One only has to look at Boxing to see what happens over the long term when access to the product at a reasonable price is curtailed. We were fine waiting for Saturday to watch the prize fight on WWoS. Once people stopped getting that access, viewership dropped. You really don’t see the cliff coming for a generation or two… then, when you’ve passed through all the kids who grew up watching it on ABC and are willing to pay whatever is asked, you are left with a customer base that has grown up without your product and doesn’t miss it at all.

    I disagree with you about Sosa, however. Once WGN was available everywhere and the Cubs started playing a bit better in the early-mid 80s, tickets were much harder to come by. Perhaps Sosa was the driver for the “new wave” of Cub fans we see today, but the Cubs were financially healthy from the mid 80’s on. It really didn’t take the Trib all that long to rebuild the business IMO.

    Btw, sorry for the typos in the first post… getting old… tired… lazy…

  11. Dan:

    If you’ve followed this team for long enough, you will recall that the Cubs made noises about ‘moving to Schaumburg’ in the mid 1980s when Lakeview residents opposed a plan to install lights and allow night games.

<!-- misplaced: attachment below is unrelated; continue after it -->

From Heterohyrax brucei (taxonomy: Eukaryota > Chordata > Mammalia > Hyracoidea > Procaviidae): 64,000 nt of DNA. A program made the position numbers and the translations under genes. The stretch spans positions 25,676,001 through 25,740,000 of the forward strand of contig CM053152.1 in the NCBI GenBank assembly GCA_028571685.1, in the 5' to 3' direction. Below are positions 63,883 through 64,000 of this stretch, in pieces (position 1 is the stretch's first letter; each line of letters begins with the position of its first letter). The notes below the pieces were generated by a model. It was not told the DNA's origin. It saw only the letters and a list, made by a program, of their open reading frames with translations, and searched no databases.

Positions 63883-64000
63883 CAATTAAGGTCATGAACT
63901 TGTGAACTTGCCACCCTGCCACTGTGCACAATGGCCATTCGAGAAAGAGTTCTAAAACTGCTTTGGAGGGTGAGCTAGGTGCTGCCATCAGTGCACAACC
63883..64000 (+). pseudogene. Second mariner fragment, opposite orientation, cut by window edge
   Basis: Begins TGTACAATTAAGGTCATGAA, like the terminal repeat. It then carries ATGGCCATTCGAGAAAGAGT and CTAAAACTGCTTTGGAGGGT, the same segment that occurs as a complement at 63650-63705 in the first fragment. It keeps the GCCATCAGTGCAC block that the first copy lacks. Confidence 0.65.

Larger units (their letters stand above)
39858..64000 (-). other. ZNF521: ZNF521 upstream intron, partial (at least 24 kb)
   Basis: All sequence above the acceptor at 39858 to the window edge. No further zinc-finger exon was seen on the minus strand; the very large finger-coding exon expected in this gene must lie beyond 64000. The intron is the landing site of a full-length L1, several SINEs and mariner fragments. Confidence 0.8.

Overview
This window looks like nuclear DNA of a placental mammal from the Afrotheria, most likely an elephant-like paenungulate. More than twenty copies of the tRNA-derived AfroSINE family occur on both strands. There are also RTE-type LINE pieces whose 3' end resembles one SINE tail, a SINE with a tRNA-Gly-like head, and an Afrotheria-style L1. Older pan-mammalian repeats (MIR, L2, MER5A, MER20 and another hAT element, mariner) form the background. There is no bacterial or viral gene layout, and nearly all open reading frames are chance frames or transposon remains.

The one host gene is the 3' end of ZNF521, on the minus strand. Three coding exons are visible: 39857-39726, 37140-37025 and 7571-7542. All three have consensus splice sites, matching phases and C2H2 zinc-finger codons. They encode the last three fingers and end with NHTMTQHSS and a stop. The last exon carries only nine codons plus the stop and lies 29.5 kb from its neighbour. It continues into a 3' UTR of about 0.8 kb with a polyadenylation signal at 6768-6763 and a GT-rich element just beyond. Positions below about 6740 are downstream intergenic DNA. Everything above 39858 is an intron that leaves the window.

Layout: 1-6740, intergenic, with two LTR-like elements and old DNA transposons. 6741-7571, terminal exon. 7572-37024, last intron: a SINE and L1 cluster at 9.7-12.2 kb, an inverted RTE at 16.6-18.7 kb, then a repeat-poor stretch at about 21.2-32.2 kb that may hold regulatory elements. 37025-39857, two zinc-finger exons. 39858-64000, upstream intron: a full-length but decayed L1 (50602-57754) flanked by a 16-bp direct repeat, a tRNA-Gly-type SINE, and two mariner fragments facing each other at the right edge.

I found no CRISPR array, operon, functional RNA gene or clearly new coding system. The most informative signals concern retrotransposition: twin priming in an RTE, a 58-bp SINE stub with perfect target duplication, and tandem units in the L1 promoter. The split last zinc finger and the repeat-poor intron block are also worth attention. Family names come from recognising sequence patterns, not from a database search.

I think we know how that worked out…

    And just the winter before last, the whacko mayor of Cicero put a motion before his council to explore options to lure the Cubs to his fine city…

    That said, I agree with you. The Cubs away from Wrigley would simply be a joke. I doubt the Yankees were ever seriously considering moving to NJ no matter how badly negotiations went with the city… but at least they would have had some fans follow them. The Cubs? not a chance.

  12. The Cubs would never leave. That would be insane. Another club out there would move there the next day and take advantage of one of the best markets in baseball. Or the White Sox would simply clean up. They’re like the Yankees; there just isn’t a prayer of them even considering leaving. Their fans would put up the money for a new stadium, that’s how crazy and rich their fanbase is. And really and truly, I’d make an exception for the Cubs because their stadium is downright ancient. It’s not like the Metrodome that is barely 30 or so.

  13. Can you name me another team that has to go through a City Council to approve night games?
    The politics is just so unreal.
    I really could see Rickets saying enough is enough if Ald.Tunney (sic) keeps making demands.